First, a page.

• Jen’s roomie Aria has the best advice ever.

    Now, the third and final rule is this: nothing you do during sex is bad. As long as all involved parties are wholeheartedly up for it, don’t ever let anyone make you feel bad for whatever it is you end up wanting.


The not so good:

  • The instalust/love is strong with this one.
  • There’s a bit of BDSM-lite that is unnecessary and jarring.  It feels like it’s thrown in so the hero seems alpha enough, or whatever, but it doesn’t fit.
  • While it’s discussed and dealt with on the page the age difference and boss/employee thing doesn’t sit right with me.
  • I’m not big on suspense and this had a big suspense-y thread most of the way through.

So while Bad for the Boss isn’t in my wheelhouse I still gobbled it up.  I’m not sure I’ll like the next book in the series (ex-con-turned-author really isn’t my thing) but I’ll be looking out for this author all the same.

Visions of Heat by Nalini Singh (Psy-Changeling #2)

215643Used to cold silence, Faith NightStar is suddenly being tormented by dark visions of blood and murder. A bad sign for anyone, but worse for Faith, an F-Psy with the highly sought after ability to predict the future. Then the visions show her something even more dangerous – aching need…exquisite pleasure. But the very emotions she yearns to embrace could be the end of her.

Changeling Vaughn D’Angelo can take the form of either man or jaguar, but it is his animal side that is overwhelmingly drawn to Faith. While Vaughn craves sensation and hungers to pleasure Faith in every way, desire is a danger that could snap the last threads of her sanity. And there are Psy who need Faith’s sight for their own purposes. They must keep her silenced – and keep her from Vaughn.


It’s settled – I’m all in for this series.  There’s a lot to like.

The good:

  • While the books focus on different couples there’s a strong story arc that pulls them together and advances as we go.  I love that urban fantasy and paranormal romance often are set up this way because it’s like following a favorite TV series, watching characters and events develop over a longer period of time.
  • The contrast between the touchy-feely Changelings and cerebral Psy makes for interesting conflicts.  With different species of shifters and different designations of Psy it’s easy to see why the series is going on strong over twenty books in.
  • Visions of Heat is sexy, it’s fun, it’s full of characters I’ve come to care about, and it got my mind off the real world at a time I seriously need some escapism. Excellent.

The not-so-good:

  • This is the second book in a row where a woman Psy who is cut off from her emotions is paired up with a red hot Changeling male.  Nothing wrong with it, but I’m looking forward to the trope flipping in future books.

Huzzah for finding a new series to gorge on!  I’m not the type to swallow series I love whole, though, so I’m planning to leave two months or so between books so they have room to breathe properly in my brain.  I guess paranormal romance is like fine wine. 😉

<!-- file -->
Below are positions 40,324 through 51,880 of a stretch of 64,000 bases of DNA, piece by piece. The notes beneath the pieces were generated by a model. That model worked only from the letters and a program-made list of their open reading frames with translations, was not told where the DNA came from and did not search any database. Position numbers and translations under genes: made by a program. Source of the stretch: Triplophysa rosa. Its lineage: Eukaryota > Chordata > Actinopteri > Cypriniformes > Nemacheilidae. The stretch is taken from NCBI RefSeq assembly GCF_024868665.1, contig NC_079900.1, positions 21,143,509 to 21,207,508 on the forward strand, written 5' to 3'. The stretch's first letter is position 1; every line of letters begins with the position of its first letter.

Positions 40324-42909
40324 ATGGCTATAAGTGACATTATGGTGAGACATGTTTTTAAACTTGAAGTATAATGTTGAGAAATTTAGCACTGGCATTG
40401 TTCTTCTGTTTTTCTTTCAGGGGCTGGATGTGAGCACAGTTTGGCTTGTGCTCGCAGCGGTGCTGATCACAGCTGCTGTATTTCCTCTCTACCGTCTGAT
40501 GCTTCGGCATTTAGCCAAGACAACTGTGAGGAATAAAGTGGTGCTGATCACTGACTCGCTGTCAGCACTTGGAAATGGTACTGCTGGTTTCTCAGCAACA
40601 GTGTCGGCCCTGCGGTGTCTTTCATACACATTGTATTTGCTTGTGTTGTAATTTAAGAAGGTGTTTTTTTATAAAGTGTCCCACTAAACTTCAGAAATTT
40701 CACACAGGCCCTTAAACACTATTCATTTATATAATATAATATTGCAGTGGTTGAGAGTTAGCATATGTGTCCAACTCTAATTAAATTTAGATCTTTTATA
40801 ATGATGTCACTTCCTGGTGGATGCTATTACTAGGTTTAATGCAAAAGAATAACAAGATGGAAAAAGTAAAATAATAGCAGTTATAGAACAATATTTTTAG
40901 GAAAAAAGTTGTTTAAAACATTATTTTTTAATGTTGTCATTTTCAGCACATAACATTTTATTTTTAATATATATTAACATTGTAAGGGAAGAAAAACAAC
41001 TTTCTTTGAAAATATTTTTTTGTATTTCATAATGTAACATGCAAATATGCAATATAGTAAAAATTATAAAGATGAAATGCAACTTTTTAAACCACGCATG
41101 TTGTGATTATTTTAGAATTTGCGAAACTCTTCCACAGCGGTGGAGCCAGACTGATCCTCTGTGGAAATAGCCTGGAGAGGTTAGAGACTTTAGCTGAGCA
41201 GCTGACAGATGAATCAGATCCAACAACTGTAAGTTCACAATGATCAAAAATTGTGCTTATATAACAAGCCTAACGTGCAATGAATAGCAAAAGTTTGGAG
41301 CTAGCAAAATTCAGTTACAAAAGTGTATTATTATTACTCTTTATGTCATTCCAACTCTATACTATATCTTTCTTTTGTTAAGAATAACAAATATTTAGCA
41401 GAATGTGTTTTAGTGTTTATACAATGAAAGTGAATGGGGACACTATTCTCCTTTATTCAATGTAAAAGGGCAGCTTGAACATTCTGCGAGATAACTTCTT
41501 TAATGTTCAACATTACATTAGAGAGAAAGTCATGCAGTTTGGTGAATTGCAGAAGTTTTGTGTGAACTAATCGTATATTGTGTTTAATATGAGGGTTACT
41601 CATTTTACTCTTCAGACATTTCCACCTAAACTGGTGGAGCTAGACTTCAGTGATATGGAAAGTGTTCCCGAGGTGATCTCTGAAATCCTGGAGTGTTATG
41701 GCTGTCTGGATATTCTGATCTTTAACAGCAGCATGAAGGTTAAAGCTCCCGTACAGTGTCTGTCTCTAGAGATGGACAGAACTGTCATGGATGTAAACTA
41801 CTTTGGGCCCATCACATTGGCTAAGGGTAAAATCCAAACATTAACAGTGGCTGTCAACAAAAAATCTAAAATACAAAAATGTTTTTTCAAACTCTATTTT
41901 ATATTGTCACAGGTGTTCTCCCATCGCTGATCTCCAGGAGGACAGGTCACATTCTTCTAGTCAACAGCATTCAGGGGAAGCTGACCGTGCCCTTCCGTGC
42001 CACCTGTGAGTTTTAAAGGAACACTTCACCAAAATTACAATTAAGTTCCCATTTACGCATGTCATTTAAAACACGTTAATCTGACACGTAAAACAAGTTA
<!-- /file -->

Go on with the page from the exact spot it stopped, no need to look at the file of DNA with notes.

The Star King by Susan Grant (Star #1)

35805990Years ago, Air Force pilot Jas Boswell believed she met the love of her life. She shared a mesmerizing encounter with a stranger after a terrible crash. As soon as rescuers arrived, the mysterious golden-eyed man disappeared. She has spent the last two decades trying to convince herself it was all a dream…

Once heir to a galactic kingdom, Rom B’kah is captain of a starship of derelicts and smugglers. He remains haunted by the memory of the “saving angel” he met during wartime and who vanished without a trace. His loyal crew thinks he has pined for this fantasy woman long enough. Then Jas suddenly returns to him and sets their lives on a collision course with destiny…


I was hooked early on but as the story developed I lost interest and got more and more annoyed.

The good:

  • The world building early on is well done and kept me curious about what this Earth was like and who the aliens who want to visit are. The story is contained and moves at a good pace.
  • At the beginning Jas’ development as a character is realistic and interesting.  She works hard to learn an alien language from scratch and while she’s a quick study Grant lets her grasp for words and speak awkwardly.  As someone who lives and interprets in a second language learned as an adult I can totally relate.

The not-so-good:

  • Once the action moves off Earth and into space the tightness of the world and plot fall apart.  The setting is expanded tenfold with all kinds of planets and peoples and things to take in, losing what groundedness it had.
  • Jas gets an case of being too stupid to live.  Rom leaves her to wait in a hotel with all kinds of warnings – keep your hood up so people don’t realize you’re from Earth, don’t stray far, oh and here’s a bodyguard to keep you safe.  So of course Jas immediately talks to random people and accepts their invitation to go up to a remote mountain retreat because, something.  And when they give her a necklace that freaks the hell out of birds she doesn’t get suspicious, just thinks ‘ah, silly birds, scared of a benign piece of jewelry.’ Gah.
  • While early on Jas’ language acquisition is within the realm of suspendable belief later she’s all, ‘I’m picking up this completely different alien tongue just by eavesdropping on conversations for a few days’.  Maybe if she was with three year olds or something, but high-level political conversations when you don’t know the grammar or how to read it?  I call bull.
  • The hero and heroine have sex on the top of a giant snail.  For real.  It’s the sort of thing that could be amazing in a crazy way if done right but I’m not even sure why the scene is there.

If the second half were as good as the first this would be an amazing read but alas, I don’t even think I’m going to pick up the next in the series.